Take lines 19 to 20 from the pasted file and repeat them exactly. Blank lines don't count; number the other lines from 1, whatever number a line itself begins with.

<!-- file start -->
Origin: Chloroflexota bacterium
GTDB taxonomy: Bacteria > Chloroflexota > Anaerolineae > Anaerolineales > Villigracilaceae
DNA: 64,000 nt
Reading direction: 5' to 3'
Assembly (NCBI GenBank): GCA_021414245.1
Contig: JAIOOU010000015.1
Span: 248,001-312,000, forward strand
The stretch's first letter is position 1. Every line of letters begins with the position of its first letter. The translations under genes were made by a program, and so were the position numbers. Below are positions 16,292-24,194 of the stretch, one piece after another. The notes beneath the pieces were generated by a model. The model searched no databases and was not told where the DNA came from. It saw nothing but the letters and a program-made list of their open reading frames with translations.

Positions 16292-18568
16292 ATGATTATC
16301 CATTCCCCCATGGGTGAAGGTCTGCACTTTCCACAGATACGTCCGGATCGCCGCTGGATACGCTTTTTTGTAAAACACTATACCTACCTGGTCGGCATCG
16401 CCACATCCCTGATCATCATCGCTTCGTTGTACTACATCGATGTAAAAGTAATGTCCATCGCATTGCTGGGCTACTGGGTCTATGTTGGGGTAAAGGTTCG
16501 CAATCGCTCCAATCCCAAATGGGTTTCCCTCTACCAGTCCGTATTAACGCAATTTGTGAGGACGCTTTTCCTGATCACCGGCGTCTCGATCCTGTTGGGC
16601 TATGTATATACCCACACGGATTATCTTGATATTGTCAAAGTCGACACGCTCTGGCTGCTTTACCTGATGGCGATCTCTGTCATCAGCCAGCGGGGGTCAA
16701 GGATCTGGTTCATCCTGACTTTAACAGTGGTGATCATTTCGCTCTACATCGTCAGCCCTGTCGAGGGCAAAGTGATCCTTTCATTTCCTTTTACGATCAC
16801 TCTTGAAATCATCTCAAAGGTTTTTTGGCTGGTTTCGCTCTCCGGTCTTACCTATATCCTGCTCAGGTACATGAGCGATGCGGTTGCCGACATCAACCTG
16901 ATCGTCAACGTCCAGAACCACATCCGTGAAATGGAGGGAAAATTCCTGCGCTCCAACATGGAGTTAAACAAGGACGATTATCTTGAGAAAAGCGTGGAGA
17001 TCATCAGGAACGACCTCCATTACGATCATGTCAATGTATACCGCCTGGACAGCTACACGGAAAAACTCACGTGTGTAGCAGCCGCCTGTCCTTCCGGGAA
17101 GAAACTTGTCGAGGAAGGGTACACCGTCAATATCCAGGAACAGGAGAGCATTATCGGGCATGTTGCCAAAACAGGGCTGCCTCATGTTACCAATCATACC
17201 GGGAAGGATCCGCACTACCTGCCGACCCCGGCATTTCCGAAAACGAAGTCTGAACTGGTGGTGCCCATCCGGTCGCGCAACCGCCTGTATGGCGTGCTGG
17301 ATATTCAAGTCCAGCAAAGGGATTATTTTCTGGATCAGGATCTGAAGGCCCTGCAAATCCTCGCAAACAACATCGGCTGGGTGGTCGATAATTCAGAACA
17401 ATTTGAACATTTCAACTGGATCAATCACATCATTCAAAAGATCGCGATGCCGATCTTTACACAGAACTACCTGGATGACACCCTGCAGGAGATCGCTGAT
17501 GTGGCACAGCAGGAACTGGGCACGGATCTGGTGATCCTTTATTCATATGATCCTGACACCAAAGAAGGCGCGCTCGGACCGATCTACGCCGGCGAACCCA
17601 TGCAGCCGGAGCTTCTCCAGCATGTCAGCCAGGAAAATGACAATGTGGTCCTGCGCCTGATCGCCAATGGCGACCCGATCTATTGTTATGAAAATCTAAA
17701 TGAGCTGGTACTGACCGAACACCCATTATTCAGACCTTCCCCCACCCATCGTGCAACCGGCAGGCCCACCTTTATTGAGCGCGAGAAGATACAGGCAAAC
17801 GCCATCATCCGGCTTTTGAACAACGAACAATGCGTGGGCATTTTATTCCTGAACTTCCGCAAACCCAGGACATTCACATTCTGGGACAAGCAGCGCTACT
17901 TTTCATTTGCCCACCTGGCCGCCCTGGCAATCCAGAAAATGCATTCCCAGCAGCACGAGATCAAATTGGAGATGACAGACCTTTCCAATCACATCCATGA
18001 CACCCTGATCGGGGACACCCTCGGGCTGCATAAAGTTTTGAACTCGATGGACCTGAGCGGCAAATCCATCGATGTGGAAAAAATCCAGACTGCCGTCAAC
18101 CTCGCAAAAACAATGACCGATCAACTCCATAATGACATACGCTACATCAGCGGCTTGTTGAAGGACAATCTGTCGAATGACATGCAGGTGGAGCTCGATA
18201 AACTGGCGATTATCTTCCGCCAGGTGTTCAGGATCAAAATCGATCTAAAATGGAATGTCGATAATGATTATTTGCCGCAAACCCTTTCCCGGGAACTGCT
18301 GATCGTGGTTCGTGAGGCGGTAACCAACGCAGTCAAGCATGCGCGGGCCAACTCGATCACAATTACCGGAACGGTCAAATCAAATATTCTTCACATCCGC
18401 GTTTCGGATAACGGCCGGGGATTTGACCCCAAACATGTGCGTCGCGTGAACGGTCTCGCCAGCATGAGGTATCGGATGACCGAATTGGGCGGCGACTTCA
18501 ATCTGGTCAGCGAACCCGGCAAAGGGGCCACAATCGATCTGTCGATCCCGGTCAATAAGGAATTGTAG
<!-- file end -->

17101 GAAACTTGTCGAGGAAGGGTACACCGTCAATATCCAGGAACAGGAGAGCATTATCGGGCATGTTGCCAAAACAGGGCTGCCTCATGTTACCAATCATACC
17201 GGGAAGGATCCGCACTACCTGCCGACCCCGGCATTTCCGAAAACGAAGTCTGAACTGGTGGTGCCCATCCGGTCGCGCAACCGCCTGTATGGCGTGCTGG